All owls are carnivores, but the Barn Owl specializes on rodents more than many of its kin. However, this owl will also eat other birds and insects.

Because of their pale plumage and nocturnal habits, Barn Owls have also been saddled with such common names as Demon Owl, Death Owl, Night Owl and Ghost Owl.

Other common names include Rat Owl, inspired by one of its major prey items, and Barnyard Owl and Church Owl, which are two haunts where these owls often roost or perch. I also liked the name Scritch Owl and Hissing Owl, which were acquired because of vocalizations from this bird.

The Great Horned Owl is widespread in the Americas and is one of the more frequently encountered owls in Northeast Tennessee. A fearsome nocturnal predator, the Great Horned Owl has earned the name “Tiger of the Night.”

Although rabbits are its most common prey, the Great Horned Owl is not a finicky predator. These birds have been known to capture and consume everything from armadillos and muskrats to Great Blue Herons and young American Alligators. They will also prey on various amphibians, fish, crustaceans and even insects. The Great Horned Owl is also known to prey on smaller owls.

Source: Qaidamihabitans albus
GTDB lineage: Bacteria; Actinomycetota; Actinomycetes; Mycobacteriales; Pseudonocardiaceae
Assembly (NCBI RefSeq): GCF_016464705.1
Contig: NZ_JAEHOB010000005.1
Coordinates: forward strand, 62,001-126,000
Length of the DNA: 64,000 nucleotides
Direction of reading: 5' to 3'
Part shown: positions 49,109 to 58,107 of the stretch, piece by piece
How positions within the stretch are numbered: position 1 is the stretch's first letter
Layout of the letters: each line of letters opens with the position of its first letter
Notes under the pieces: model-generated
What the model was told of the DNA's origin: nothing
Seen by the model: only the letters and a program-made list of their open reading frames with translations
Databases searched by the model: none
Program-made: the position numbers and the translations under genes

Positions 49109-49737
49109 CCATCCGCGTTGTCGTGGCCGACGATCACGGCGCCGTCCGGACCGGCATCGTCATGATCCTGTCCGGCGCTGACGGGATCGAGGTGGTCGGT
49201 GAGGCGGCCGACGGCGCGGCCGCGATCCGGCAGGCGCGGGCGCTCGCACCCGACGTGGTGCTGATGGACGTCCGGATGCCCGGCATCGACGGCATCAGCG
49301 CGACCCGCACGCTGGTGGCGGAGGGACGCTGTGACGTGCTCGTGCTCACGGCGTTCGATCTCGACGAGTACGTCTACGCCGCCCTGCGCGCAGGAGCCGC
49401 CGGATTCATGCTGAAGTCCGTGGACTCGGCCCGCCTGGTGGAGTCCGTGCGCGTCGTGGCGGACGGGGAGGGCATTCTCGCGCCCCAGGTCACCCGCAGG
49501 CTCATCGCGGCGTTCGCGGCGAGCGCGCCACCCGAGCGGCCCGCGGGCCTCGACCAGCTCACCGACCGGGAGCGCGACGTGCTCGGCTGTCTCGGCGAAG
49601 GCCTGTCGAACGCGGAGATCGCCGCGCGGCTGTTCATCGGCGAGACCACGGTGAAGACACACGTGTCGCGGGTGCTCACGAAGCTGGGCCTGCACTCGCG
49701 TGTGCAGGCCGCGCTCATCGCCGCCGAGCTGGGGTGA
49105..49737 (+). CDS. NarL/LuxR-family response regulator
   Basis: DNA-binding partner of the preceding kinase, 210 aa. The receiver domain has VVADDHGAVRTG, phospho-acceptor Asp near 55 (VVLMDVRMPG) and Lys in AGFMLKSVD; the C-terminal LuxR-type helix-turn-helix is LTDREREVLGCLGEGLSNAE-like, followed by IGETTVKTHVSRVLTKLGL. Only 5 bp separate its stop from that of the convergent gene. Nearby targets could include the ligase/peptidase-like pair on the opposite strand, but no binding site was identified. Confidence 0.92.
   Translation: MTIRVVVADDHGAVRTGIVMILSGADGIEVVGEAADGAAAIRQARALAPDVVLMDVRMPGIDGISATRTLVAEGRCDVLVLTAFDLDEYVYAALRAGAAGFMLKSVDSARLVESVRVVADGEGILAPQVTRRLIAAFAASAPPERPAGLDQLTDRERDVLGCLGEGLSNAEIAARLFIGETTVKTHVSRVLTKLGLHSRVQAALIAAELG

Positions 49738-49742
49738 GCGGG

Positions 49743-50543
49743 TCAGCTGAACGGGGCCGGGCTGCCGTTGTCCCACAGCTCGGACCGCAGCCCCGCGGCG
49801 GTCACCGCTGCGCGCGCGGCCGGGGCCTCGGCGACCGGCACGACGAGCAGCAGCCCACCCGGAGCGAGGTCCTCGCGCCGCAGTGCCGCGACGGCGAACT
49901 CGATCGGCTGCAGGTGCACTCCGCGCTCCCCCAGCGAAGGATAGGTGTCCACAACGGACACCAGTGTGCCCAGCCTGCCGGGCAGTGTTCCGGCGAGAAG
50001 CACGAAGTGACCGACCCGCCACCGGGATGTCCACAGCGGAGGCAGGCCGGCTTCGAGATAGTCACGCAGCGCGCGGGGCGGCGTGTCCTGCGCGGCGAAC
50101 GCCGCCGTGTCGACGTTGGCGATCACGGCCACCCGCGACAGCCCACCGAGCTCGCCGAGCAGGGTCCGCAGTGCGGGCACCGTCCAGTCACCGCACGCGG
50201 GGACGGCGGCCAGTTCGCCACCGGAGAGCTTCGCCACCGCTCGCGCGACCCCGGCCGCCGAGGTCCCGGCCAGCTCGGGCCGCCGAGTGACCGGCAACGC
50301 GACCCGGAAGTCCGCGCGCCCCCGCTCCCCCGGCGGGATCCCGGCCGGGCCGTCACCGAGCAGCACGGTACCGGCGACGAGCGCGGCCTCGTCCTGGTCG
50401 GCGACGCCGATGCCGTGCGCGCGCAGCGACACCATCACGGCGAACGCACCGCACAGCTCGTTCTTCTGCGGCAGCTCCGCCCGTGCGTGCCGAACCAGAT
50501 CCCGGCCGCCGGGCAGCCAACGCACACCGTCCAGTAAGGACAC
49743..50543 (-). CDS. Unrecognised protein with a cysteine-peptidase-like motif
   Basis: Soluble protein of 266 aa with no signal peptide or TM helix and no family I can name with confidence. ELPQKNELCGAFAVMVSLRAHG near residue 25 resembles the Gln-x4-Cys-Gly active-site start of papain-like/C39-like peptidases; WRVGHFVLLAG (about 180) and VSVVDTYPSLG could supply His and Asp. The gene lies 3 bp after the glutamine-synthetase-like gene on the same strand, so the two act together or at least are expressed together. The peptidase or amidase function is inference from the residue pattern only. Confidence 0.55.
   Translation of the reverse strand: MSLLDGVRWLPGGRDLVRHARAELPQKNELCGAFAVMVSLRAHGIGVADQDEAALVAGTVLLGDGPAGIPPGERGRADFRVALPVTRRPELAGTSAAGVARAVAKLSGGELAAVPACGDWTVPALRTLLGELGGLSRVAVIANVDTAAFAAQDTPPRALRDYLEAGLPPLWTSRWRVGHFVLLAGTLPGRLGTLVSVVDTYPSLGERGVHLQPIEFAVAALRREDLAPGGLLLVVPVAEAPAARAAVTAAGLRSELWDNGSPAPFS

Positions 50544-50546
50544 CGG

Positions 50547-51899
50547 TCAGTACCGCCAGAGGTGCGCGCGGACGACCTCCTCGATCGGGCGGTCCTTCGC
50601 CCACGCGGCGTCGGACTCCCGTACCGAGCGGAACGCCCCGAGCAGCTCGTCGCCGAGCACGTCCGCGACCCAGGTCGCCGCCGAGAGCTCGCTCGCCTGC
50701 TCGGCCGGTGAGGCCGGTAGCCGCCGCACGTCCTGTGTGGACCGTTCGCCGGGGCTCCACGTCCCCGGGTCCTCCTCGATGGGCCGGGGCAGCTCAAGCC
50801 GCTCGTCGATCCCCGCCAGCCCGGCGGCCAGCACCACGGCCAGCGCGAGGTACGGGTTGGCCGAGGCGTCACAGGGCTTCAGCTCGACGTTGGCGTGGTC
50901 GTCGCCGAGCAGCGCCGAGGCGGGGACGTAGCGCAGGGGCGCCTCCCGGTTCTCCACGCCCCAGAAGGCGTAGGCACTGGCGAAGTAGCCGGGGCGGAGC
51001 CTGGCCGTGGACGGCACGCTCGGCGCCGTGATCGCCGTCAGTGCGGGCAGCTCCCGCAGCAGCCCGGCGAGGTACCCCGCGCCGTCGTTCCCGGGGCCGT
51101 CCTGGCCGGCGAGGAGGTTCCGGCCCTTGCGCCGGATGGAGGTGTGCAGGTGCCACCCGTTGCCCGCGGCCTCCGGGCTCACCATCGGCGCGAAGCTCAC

For the average person the term “owl” is representative of what is actually an extremely diverse family of birds. Worldwide, there are about 220 species of owls varying in size and habits.

In North America owls range in size from such tiny species as the sparrow-sized Elf Owl of the southwestern United States to the continent-ranging Great Horned Owl. Humans have come up with some descriptive names for various owls around the world. A sampling of these names includes Fearful Owl, Pharaoh Eagle-owl, Collared Owlet, Pearl-spotted Owlet, Least Pygmy-owl, Red-chested Owlet, Buff-fronted Owl, Stygian Owl, Vermiculated Fishing-owl, Black-and-white Owl, Bare-legged Owl, Maned Owl, Bearded Screech-owl, Spectacled Owl and Golden-masked Owl.